05 September 2014

Pace


I live in an area that is popular with tourists, starting in Spring the roads get steadily busier and we encounter the occasional queue!  For a few weekends in August the traffic through our village becomes unbearable as several large events are held in our village and the next one to us.  The volume in itself would be just about bearable but coupled with the speed it becomes very noisy and dangerous.

We chose to live in a rural area as we love the peace and quiet.  We are situated on a main road which enables us to get out and about easily, it is a quiet road by the standards of many main roads.  When the traffic is heavier I have noticed how much more agitated and on edge this makes me feel.  The noise that hundreds of cars travelling 10 to 20 miles in excess of the speed limit is difficult to block out, coupled with my need to know where the children are at at all times and I am not a good person to be around.

We have speed limits on our roads, in built up areas whether in a village, town or city this is 20 - 30 mph, a limit imposed to keep us all safe in and out of vehicles.  An accident at speeds higher than this could be very serious.  There are some that argue that speeding is not the major cause of accidents in this country and use this as an argument against speed cameras.  I note that they are not arguing about the removal of speed limits.  So why is it that if we break the law by speeding and get caught on camera this is felt by some to be an injustice.  We are lucky as are most people in the world, to live in a country with governance (what we think of that is a whole other post) that enables law and order to thrive and whilst there are citizens who break the law they are very much in the minority (again this could be disputed but is not up for discussion now).  So why is it in a country of (mostly) law abiding citizens so many feel it is acceptable to ignore the law when they drive a car?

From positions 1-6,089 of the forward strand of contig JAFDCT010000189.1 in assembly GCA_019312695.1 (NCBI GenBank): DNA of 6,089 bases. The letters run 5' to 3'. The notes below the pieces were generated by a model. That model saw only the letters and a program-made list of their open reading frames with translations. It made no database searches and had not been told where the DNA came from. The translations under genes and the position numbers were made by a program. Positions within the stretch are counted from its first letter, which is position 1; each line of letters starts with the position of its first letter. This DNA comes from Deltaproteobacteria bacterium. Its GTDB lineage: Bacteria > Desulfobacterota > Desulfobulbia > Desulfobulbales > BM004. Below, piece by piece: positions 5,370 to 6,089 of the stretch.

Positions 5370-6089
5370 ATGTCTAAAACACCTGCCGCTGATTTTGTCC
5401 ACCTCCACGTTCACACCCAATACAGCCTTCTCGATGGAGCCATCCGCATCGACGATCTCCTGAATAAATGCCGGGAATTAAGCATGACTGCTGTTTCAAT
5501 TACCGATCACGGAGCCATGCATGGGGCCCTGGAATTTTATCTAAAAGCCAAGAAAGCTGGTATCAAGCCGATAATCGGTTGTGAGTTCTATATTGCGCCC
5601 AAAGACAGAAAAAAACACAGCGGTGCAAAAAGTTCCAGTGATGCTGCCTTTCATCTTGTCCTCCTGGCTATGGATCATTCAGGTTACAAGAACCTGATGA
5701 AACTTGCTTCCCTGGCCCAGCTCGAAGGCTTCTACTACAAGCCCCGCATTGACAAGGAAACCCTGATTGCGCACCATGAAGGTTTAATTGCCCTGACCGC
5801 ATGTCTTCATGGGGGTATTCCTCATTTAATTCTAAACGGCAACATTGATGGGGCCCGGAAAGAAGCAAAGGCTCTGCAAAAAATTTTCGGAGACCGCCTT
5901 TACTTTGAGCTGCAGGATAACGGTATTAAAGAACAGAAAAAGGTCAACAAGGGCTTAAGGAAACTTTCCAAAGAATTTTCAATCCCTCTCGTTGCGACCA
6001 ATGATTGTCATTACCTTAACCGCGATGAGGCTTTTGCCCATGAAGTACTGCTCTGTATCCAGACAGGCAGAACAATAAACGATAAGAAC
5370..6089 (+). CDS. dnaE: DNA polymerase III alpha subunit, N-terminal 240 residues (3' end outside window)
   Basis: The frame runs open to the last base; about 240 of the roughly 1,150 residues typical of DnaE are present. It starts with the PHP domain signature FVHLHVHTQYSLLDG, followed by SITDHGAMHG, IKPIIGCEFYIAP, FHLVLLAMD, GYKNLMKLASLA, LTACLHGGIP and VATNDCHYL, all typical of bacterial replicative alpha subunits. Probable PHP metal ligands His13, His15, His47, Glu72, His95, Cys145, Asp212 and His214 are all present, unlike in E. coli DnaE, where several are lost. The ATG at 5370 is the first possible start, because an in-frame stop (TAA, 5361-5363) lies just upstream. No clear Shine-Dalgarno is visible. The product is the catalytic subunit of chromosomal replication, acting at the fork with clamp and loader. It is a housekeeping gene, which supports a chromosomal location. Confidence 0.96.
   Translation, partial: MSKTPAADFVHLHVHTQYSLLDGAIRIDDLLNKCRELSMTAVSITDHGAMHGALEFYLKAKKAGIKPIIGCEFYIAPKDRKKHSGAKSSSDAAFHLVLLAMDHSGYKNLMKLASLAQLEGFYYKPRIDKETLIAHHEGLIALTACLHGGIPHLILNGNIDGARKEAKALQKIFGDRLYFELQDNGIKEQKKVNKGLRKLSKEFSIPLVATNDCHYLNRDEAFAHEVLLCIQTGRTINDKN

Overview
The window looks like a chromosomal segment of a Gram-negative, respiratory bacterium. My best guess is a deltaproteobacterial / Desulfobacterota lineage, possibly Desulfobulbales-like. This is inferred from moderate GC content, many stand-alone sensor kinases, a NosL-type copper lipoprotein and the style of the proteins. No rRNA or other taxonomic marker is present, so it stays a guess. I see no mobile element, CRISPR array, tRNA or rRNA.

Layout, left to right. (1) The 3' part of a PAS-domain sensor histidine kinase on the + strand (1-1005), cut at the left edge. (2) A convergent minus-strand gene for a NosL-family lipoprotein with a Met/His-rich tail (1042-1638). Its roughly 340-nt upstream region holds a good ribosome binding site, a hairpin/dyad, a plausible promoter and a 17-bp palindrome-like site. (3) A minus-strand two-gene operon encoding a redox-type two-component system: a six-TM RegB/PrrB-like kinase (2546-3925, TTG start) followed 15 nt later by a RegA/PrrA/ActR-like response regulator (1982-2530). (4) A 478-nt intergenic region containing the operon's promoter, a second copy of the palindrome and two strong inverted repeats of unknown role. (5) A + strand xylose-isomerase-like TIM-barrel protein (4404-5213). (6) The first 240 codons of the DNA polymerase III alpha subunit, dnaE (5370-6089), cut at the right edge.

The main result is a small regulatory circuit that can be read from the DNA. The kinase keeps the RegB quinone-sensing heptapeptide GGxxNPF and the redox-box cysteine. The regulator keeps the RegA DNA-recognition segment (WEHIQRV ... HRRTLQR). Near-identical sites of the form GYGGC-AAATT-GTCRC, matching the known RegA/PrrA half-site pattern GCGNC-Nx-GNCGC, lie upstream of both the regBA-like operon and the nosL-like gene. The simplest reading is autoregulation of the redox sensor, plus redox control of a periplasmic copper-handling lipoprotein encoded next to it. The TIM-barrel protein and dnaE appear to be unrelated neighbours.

I took my children to the cinema the other week, they were very excited not least because it was a film they both really wanted to see and because it was their first time watching a film in a cinema.  Well strictly it was the second time for my eldest but he doesn't remember the first time so that doesn't really count in his book.  The Lego Movie was fun to watch but I missed so much of it, it was so fast paced.  If I tried to watch the visuals, I missed the audio and if I listened to the audio, I missed most of the visual.  I guess this probably deliberate to get you to watch the film over and over again, not that I am cynical or anything.   I couldn't help feeling that it was also deliberate as life in general for most is fast paced.  Rushing from one thing to another, dipping your toe in many things but not with any real chance of savouring any of it or with any real concentration or connection with what you are doing.  Instant gratification is the key.  I often watch school groups in museums who seem to flit like flies from one exhibit to another herded by a harried looking adult trying to stick to a schedule that is difficult to achieve and with no chance for the children to really concentrate and absorb the things that they are really interested in.

Sometimes I look at the world around me and think that I have entered a different vortex.  My life is slow and steady.  I am fortunate that I rarely have to rush about, which is a good thing as I know it would send me to an early grave.  My life is far from dull, it is rich.  I enjoy the simple pleasures, I am happy to wait whilst my children spend twenty minutes absorbed on something, concentration is a useful skill to have.  But sometimes I cannot help feeling that my life is at odds with the world, that I am pushing against a very large tide that is growing exponentially.  It is easy for me to hide away in my own world but sometimes I feel that is not for the best, that I should be out there extolling the virtues of a slower pace.  Somehow I think I could be left behind in the rush.